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    Six powers, Tehran to discuss Iran's nuclear program in Geneva

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    The Iran Six negotiating group of Russia, Britain, China, France, Germany and the U.S. is set to meet in Geneva on Thursday for talks with Tehran on Iran's nuclear program and a second uranium enrichment facility.

    MOSCOW, October 1 (RIA Novosti) - The Iran Six negotiating group of Russia, Britain, China, France, Germany and the U.S. is set to meet in Geneva on Thursday for talks with Tehran on Iran's nuclear program and a second uranium enrichment facility.

    The delegations of the six nations will be headed by deputy foreign ministers, including Russia's Sergei Ryabkov. Iran's chief nuclear negotiator Saeed Jalili and EU foreign policy chief Javier Solana will also take part in the meeting.

    Western powers suspect Iran of attempting to build nuclear weapons. Tehran says its nuclear program is aimed at generating nuclear energy for civilian purposes.

    Iran ruled out the possibility of discussing at the meeting its right for the civilian use of nuclear power, including the construction of a second uranium enrichment site.

    Last week, Iran notified the International Atomic Energy Agency (IAEA) of a second Iranian enrichment site some 100 km to the south of the capital. The news was met by indignation from the West which suspects Iran of pursuing a nuclear weapons program. The U.S., the U.K. and France have demanded harsher sanctions against the Islamic republic.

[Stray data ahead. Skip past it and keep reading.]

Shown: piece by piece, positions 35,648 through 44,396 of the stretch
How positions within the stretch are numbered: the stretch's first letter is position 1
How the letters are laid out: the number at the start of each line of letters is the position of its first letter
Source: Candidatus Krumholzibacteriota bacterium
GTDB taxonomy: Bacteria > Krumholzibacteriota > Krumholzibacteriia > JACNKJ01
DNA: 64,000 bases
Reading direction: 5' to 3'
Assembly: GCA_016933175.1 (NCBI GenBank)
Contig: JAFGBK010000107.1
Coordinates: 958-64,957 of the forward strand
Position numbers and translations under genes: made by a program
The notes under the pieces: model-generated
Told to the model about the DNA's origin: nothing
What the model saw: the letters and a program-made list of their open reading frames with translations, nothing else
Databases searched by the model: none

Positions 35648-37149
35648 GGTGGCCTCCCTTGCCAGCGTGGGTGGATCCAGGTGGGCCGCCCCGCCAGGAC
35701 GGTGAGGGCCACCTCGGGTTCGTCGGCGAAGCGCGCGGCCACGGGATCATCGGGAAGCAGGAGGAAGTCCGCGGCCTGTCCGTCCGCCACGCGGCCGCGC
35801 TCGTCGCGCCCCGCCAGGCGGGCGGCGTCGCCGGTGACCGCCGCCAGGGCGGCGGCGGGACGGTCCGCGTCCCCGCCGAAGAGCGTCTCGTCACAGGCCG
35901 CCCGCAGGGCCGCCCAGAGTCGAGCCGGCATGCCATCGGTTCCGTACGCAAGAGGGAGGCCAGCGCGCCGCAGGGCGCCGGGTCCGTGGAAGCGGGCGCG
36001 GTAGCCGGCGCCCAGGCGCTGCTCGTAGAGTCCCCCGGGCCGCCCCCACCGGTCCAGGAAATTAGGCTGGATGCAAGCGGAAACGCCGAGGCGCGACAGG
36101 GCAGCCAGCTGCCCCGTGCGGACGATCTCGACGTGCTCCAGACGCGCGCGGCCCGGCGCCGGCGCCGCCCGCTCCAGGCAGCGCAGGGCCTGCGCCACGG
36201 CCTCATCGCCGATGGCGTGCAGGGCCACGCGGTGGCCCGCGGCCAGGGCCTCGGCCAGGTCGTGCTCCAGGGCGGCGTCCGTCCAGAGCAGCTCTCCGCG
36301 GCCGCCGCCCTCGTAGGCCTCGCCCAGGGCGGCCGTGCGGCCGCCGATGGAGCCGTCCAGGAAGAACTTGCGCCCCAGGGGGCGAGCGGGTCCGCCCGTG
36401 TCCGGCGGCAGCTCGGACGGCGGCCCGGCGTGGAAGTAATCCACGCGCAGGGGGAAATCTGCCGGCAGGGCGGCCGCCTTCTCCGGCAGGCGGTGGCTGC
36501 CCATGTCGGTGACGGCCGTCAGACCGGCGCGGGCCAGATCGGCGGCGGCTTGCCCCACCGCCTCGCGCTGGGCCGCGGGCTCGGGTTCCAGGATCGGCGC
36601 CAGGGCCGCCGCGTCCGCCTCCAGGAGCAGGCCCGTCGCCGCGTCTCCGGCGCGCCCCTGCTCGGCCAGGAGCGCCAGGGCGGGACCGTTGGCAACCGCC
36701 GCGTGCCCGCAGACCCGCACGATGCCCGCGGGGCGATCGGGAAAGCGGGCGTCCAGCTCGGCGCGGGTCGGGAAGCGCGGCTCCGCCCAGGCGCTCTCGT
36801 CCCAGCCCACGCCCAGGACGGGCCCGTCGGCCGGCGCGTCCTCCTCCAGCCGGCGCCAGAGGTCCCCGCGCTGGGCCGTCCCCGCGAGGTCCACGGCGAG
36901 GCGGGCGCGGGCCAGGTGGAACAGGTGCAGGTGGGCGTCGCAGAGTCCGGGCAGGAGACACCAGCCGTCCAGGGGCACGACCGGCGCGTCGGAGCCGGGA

The IAEA requested specific information and an immediate inspection of the facility to make sure it was for civilian needs. Iran's envoy to the UN told Secretary-General Ban Ki-moon on Tuesday it was ready to admit UN nuclear watchdog inspectors to the plant.

    Russia's Foreign Minister Sergei Lavrov called on Iran to cooperate with the International Atomic Energy Agency to reach a settlement on the country's nuclear program prior to the meeting.

    Mikhail Margelov, the head of the international affairs committee of the upper chamber of the Russian parliament, said that the international community was likely to impose harsher sanctions against Iran, and reiterated Russia's position that in some cases sanctions are inevitable.

    Sergei Oznobishchev, director at the Institute of Strategic Assessments, also said more sanctions against Tehran were likely to follow.

    "Iran should understand that certain actions entail negative consequences," he told RIA Novosti.

    The U.S. and Britain have refused to rule out military action against Iran.

    As tensions grow, Iran's national media said on Monday the country had test launched the longest-range missile in its arsenal, a Sajjil surface-to-surface missile with a range of up to 2,000-2,500 kilometers, capable of striking Israel and parts of Europe.

    Meanwhile, Iran's Foreign Minister Manouchehr Mottaki visited the Iranian interest section at the Pakistan embassy in Washington on Wednesday, but did not meet with any U.S. officials, the State Department said.

    State Department spokesman Philip Crowley said that Mottaki's visit should not be seen as a gesture before the Geneva talks.

     

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